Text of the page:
The swimmer who was mauled to death in a great white shark attack in Sydney on Wednesday has been identified as a 35-year-old British expat, who was an ocean enthusiast. Simon Nellist, was attacked from below by the creature while she was swimming in Sydney's first fatal great white shark attack in 60 years.
Nellist was attacked by the shark at Buchan Point, Malabar about 10 miles (16 kms) south of the city. It's believed that Nellist, who life savers said sustained "catastrophic" injuries in the attack, swam there every day. His remains were found in the water an hour later.
Nellist, from Wolli Creek, was a certified diving instructor and had just gone to the sea around 4:30 pm on Wednesday when he was fatally attacked by a great white shark. He was training for a charity ocean swim this weekend, which has since been cancelled.
In a statement, the organizing committee said: "The organising committee extends our thoughts and prayers to the family of the swimmer who was so tragically taken yesterday.
"Out of respect for the swimmer and his family, and following wide consultation with Randwick Council and experienced senior Surf Life Saving personnel, we believe that cancelling the 2022 swim is appropriate."
Nellist was a seasoned ocean swimmer, according to friends, who said he "loved the water." According to reports, he is understood to have family in the UK and a partner in Sydney whom he was about to marry.
According to his friends, Nellist loved swimming, a fact attested by the photographs on his social media page. He worked as a dive instructor at the Scuba Diving Social Club in south Sydney. Following the incident, authorities discovered human remains in the sea at Little Bay.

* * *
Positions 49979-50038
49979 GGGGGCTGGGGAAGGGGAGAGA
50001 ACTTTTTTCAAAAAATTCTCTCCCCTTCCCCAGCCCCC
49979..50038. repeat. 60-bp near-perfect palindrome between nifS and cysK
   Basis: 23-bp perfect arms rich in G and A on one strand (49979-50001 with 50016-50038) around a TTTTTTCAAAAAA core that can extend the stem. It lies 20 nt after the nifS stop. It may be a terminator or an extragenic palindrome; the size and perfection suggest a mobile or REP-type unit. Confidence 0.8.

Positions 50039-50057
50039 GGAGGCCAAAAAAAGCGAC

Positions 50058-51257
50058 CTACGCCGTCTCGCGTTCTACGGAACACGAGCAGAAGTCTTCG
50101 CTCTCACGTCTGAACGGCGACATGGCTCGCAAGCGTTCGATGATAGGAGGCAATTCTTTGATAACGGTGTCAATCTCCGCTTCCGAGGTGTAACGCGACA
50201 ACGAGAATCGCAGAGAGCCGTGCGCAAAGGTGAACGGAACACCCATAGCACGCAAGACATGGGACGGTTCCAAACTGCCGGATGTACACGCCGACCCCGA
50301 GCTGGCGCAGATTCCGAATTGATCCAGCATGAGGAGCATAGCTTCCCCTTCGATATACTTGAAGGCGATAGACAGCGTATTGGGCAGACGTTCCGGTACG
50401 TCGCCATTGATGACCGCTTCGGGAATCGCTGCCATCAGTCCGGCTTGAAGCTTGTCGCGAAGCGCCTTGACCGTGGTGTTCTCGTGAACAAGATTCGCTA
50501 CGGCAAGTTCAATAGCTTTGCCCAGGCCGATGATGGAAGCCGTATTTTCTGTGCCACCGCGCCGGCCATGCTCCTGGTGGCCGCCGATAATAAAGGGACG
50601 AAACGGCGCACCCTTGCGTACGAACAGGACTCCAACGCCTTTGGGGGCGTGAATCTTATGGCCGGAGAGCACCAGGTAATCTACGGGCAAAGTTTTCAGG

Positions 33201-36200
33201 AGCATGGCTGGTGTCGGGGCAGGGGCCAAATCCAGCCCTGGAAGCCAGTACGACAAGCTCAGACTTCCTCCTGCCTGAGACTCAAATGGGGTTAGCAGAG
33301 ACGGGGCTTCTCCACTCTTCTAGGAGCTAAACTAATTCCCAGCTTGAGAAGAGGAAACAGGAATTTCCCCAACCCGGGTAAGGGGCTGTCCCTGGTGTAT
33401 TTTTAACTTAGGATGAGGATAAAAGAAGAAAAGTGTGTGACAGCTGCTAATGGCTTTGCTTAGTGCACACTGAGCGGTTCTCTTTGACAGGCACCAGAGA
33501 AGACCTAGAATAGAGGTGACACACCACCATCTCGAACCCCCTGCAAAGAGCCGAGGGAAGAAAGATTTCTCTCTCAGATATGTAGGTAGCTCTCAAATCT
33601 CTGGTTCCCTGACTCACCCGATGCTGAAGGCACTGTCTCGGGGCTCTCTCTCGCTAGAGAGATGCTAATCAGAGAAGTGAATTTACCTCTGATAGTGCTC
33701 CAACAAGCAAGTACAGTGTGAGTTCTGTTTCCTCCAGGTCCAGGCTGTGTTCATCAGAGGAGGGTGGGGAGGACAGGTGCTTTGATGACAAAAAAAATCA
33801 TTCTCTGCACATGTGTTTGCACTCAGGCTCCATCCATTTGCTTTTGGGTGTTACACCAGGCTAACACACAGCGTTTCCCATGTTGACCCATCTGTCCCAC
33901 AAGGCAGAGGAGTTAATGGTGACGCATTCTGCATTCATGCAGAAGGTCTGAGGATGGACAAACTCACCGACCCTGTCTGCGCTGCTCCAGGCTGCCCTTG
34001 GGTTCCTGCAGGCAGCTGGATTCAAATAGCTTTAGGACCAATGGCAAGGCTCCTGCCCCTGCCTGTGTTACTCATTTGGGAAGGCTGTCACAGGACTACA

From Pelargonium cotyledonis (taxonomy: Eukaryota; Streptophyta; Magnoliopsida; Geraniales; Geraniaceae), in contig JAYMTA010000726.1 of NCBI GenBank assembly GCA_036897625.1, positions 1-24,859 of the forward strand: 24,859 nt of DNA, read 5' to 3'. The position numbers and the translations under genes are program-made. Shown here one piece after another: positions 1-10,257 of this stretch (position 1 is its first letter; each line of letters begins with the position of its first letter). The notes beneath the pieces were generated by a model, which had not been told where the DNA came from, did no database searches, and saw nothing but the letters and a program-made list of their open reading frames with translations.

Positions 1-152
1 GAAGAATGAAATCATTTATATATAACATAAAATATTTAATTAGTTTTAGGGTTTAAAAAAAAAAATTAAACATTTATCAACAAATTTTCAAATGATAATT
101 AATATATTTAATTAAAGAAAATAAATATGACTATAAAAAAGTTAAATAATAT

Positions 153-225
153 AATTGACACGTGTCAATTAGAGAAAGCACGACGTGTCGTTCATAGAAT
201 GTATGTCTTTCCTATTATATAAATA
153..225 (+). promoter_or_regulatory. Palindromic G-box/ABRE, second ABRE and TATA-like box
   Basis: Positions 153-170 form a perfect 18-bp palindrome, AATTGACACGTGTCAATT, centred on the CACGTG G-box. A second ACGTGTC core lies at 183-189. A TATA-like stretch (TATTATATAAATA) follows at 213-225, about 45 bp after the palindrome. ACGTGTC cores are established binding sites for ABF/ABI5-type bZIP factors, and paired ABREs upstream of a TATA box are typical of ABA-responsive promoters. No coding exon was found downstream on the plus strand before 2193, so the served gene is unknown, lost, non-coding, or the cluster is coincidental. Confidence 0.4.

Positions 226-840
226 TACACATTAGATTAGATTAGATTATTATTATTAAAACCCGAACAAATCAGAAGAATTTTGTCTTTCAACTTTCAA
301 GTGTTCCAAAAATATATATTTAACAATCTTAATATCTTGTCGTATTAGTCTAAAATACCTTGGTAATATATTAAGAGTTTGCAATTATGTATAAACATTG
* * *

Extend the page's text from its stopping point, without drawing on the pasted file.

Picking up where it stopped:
Search on for the Shark
On Thursday, surf life savers searched for other remains, as well as the shark, which is estimated to be between 4 and 5 meters long. Nellist's death is reportedly Sydney's first fatal shark attack since 1963 at Sugarloaf Bay in Middle Harbour.
Since his tragic death tributes have been pouring in from friends and other swimmers. "Everything that is connected to Simon is connected to the ocean. The news hit us like a truck because he was one of the people who make this earth lighter," friend Della Ross told Seven News.
Interestingly, Nellist knew about the potential dangers every time he did the swim between Little Bay Beach and Malabar. According to reports, Nellist did the swim almost every day. "Shark net and drum lines protect no one and kill all kinds of marine life each year," he posted on Facebook six months ago.
Nellist used to dive at a scuba center in Kogarah, which was shocked by the drowning of Ross' son Dmitriy four years ago while freediving in Brighton Le Sands after becoming entangled in shark nets.
On Thursday, Randwick mayor Dylan Parker said that the neighborhood was devastated and that residents were hesitant to return to the open sea. "Undeniably this has shaken the community to the core. And people all across the area will be looking the little bit differently," he said.
"There is always risk in open water, but the main message which we have for our community is that shark attacks, even though this is tragic, are exceptionally rare."
More than a dozen beaches between Bondi and Cronulla were closed on Thursday but will reopen on Friday after no further shark sightings.